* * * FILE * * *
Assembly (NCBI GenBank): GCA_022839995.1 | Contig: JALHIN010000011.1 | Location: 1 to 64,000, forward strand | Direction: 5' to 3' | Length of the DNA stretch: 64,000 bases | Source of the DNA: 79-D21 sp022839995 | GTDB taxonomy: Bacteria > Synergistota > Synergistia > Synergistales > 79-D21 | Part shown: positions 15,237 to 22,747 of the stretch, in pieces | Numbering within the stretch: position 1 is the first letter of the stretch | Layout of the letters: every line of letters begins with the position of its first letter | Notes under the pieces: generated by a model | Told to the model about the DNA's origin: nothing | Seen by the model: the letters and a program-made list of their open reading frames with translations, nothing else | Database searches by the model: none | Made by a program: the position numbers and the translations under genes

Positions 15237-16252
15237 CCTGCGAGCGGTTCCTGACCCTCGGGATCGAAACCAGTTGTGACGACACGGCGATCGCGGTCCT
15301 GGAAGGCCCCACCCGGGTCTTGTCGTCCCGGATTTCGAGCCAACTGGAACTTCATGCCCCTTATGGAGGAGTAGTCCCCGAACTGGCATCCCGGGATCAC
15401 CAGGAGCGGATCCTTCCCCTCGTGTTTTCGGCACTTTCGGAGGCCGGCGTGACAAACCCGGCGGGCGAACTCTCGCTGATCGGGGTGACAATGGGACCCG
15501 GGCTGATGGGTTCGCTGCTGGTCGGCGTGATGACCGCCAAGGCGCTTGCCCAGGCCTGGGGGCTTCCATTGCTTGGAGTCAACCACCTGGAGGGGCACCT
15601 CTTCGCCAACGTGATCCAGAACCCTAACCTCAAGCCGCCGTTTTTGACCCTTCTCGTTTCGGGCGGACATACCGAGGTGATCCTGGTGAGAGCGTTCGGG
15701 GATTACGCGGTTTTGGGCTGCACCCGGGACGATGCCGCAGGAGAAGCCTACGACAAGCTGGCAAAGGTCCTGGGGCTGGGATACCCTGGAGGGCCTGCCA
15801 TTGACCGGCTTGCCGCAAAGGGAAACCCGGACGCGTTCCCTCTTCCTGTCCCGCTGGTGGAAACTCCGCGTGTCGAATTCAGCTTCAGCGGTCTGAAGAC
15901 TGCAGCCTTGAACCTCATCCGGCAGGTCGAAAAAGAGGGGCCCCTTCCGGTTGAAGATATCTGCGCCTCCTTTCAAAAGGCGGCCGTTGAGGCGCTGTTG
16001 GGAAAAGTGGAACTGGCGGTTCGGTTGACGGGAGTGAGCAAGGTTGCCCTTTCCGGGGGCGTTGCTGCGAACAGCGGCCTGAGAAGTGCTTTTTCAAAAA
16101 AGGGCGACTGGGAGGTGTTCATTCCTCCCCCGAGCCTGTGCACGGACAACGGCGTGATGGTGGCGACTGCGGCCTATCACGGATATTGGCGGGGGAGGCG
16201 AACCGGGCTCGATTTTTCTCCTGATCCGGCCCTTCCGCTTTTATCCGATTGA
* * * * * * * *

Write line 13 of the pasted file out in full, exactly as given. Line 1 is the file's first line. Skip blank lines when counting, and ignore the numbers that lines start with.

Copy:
16201 AACCGGGCTCGATTTTTCTCCTGATCCGGCCCTTCCGCTTTTATCCGATTGA